Marty Lederman directs us to the Presidential signing statement on the McCain Torture Amendment, which essentially nullifies it:
The executive branch shall construe Title X in Division A of the Act, relating to detainees, in a manner consistent with the constitutional authority of the President to supervise the unitary executive branch and as Commander in Chief and consistent with the constitutional limitations on the judicial power, which will assist in achieving the shared objective of the Congress and the President, evidenced in Title X, of protecting the American people from further terrorist attacks.
Basically, they're saying that "I'm going to read this Amendment as the law for now, but I reserve the right to change it whenever I want and you can't stop me."
Actually, if you read the entire signing statement, you'll see a multitude of legalese resulting in the President attempting to refashion numerous aspects of the law. This has a dangerously imperial bent, and until now I had no idea that the executive branch went to these lengths to rewrite legislation. I went and found a history of signing statements written by Assistant Attorney General Walter Dellinger in 1993. He makes a distinction between reasonable and, shall we say, extra-reasonable purposes of signing statements:
Many Presidents have used signing statements to make substantive legal, constitutional or administrative pronouncements on the bill being signed. Although the recent practice of issuing signing statements to create "legislative history" remains controversial, the other uses of Presidential signing statements generally serve legitimate and defensible purposes.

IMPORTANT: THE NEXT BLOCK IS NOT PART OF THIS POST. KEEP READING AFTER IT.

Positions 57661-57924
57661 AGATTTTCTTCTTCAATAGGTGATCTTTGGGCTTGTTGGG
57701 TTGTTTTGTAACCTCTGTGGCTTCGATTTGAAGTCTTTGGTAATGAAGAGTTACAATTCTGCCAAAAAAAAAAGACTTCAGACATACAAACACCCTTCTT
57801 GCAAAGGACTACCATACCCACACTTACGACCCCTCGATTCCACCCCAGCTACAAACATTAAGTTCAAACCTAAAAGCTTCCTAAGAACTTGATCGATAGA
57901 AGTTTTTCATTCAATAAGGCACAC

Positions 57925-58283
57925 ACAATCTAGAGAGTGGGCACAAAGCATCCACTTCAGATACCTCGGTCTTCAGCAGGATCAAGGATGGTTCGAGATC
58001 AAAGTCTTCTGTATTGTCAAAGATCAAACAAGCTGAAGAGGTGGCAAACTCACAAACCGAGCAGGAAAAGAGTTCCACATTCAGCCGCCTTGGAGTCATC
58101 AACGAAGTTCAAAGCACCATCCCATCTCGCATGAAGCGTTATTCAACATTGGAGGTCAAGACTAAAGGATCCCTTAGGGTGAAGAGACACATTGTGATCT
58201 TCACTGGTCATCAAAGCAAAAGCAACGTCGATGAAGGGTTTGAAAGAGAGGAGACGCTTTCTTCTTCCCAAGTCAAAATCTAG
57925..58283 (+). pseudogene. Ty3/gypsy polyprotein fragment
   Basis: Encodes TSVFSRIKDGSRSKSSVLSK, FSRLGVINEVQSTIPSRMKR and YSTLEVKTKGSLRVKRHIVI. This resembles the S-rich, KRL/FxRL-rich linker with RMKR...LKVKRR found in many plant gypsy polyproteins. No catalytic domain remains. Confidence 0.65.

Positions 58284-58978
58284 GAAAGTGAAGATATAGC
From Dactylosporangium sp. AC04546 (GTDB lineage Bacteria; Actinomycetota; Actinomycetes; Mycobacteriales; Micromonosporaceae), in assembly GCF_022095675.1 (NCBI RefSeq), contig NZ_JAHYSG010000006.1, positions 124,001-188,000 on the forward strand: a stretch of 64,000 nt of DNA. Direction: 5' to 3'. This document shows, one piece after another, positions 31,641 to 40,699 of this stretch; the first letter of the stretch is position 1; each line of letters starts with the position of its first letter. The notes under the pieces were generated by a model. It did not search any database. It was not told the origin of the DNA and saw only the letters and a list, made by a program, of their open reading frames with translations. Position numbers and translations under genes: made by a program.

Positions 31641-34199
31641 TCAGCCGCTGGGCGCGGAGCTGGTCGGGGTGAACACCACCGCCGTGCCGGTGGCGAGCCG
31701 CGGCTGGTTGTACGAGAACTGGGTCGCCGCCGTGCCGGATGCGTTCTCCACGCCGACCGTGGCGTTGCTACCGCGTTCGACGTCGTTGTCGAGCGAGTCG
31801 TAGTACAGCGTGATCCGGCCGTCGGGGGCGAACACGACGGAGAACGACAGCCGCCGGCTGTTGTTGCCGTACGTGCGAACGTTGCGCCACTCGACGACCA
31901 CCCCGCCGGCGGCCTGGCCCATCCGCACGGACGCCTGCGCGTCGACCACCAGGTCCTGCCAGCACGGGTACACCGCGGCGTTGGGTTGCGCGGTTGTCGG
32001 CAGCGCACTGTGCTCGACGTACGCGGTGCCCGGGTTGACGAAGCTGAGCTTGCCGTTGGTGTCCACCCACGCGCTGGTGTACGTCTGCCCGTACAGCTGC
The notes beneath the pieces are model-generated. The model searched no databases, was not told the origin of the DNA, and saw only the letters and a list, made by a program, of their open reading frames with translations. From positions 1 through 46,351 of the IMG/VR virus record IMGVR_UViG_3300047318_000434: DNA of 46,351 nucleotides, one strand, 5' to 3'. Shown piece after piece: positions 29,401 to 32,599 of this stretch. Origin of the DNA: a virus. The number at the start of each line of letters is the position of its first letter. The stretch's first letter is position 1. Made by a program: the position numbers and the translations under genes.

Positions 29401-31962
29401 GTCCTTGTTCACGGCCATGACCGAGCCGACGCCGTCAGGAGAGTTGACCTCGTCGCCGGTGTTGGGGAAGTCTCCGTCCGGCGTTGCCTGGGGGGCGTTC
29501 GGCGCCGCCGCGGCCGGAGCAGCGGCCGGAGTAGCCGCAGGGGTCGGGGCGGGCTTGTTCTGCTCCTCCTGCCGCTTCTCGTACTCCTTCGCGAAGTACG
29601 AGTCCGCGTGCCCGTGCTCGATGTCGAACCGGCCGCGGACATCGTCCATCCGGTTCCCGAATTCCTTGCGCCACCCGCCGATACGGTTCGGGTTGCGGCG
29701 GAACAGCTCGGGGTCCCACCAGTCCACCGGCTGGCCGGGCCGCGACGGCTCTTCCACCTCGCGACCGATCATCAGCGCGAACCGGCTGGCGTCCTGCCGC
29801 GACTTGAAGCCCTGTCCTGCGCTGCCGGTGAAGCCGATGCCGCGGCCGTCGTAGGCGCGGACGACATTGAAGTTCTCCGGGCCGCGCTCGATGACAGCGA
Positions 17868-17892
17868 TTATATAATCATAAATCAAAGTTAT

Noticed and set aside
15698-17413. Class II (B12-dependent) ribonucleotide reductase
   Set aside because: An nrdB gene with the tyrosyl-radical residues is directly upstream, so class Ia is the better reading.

Creating "legislative history" means basically that the executive is making his argument to the courts in favor of his interpretation of the law, and expects the court to give that as much weight as the text of the law itself. This notion started in, you guessed it, the Reagan Administration:
In 1986, then-Attorney General Meese entered into an arrangement with the West Publishing Company to have Presidential signing statements published for the first time in the U.S. Code Congressional and Administrative News, the standard collection of legislative history. Mr. Meese explained the purpose of the project as follows:
To make sure that the President's own understanding of what's in a bill is the same . . . or is given consideration at the time of statutory construction later on by a court, we have now arranged with the West Publishing Company that the presidential statement on the signing of a bill will accompany the legislative history from Congress so that all can be available to the court for future construction of what that statute really means.
It seems to me that if you allow the President to make up his own interpretation of a statute, and then that becomes as much a part of the law as the actual text, you've effectively rendered Congress moot in the legislative process. Under this theory, the President could be given a bill to build a new highway and decide "To me, this bill means I should attack Yemen on Friday," and the two interpretations are completely equal parts of the law. This is no different than issuing a line-item veto, which has been determined unconstitutional since 1985. What we end up with, at worst, is a President speaking for Congress, and it's not at all surprising that our current King George gets off on this new expansion of executive power.